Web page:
• Continuing to follow guidance both from the CDC and state and local jurisdictions, but adapting guidance to company needs.
  • Continuing to use COVID-19 testing and measures for safety and protection, as part of President Biden’s new national testing strategy to expand testing supplies and increase laboratory capacity.

Hundreds of thousands of Americans could die of COVID-19 in the next few weeks, as the country faces shattering records of deaths and infection rates. There is still missing information about how much vaccines prevent infections; 95% does not equate to 100%. Infections are rising, with over 4,000 deaths per day during the second week of January, which shows an alarming need for continued vigilance. President Biden has a $1.9 trillion plan to combat the pandemic, with the expansion of COVID-19  testing, accelerated vaccine distribution, and a new action plan to prepare for future public health threats.

Businesses will soon be able to look at examples from pioneers in the coming months, which may help employers understand best practices for vaccinating in the workplace. A vaccine passport is likely something individuals will need to upload with details of their COVID-19 tests and vaccinations and also show before entering concert venues, stadiums, and movie theatres or crossing country borders.  Microsoft has launched a vaccine-management platform both for government and healthcare customers to deploy vaccine-management solutions that enable registration capabilities for patients and providers, phased scheduling for vaccinations, streamlined reporting, and management dashboarding with analytics and forecasting. Employers may seek to implement a similar vaccine-management system for their employees but will need to be cautious of privacy and security challenges.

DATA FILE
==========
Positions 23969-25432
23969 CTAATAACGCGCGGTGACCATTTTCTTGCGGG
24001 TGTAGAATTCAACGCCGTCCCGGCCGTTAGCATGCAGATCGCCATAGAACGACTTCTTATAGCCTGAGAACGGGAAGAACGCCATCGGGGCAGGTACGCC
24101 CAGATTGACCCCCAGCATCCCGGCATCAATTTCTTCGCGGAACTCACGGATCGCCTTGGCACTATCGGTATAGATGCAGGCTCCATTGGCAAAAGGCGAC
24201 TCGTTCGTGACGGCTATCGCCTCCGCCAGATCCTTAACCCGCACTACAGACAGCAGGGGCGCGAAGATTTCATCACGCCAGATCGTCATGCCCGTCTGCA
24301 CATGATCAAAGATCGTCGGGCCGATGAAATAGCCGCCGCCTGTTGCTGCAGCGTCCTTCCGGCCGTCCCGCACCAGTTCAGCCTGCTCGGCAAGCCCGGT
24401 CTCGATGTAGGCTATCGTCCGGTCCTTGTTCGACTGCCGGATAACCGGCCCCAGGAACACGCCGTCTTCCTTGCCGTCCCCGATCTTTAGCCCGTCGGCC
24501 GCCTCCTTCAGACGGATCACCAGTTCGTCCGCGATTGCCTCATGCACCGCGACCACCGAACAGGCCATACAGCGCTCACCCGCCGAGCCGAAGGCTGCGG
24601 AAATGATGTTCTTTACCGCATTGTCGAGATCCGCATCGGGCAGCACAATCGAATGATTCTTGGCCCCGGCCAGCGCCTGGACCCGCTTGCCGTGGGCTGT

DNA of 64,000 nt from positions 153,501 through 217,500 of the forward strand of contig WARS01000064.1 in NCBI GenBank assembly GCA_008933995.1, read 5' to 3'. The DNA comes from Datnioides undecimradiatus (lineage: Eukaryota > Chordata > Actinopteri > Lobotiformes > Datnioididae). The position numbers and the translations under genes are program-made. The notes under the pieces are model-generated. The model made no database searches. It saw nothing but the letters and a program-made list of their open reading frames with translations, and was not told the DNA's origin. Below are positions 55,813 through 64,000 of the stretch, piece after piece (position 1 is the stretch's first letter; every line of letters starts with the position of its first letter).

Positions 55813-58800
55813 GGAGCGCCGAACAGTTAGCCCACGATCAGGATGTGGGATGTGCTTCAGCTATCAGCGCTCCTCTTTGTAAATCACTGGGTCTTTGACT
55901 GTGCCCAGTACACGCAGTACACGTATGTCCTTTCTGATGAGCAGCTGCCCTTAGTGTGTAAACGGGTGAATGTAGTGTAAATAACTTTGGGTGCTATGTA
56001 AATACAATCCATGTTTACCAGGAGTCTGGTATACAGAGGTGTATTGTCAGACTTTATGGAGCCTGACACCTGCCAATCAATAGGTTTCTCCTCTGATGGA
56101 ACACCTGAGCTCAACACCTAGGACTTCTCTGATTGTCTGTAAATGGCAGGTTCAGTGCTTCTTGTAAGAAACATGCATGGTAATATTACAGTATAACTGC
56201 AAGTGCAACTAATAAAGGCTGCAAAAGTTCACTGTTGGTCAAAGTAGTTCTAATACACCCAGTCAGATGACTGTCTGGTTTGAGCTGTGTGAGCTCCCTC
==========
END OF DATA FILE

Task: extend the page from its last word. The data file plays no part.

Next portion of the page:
While these varying complexities are not meant to be exhaustive, each of the considerations and tactics associated with vaccination in the workplace requires a level of strategic thinking and partnership. The vaccine rollout has been slow, and Dr. Anthony Fauci, the nation’s top infectious-disease doctor, estimates that 80–85% of Americans need to be vaccinated to reach herd immunity. At the current rate of vaccination, experts predict that the US could need 10 more years to reach herd immunity.  Through its customer base, access to and experience analyzing real-world data, and lens on national health policy expertise, Avalere is prepared to help employers in developing vaccination-coordination plans, evaluating strategies, and establishing effective communications that are needed to ensure widespread transparency.


Leana Wen, MD, an Avalere Senior Advisor/Contractor, is an emergency physician and visiting professor of health policy and management at the George Washington University’s Milken School of Public Health, where she is also a distinguished fellow at the Fitzhugh Mullan Institute for Health Workforce Equity. Dr. Wen is an expert in public health preparedness and previously served as Baltimore’s health commissioner.

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  1. Biasio LR. Vaccine hesitancy and health literacy. Hum Vaccin Immunother. 2017;13(3):701–702. doi:10.1080/21645515.2016.1243633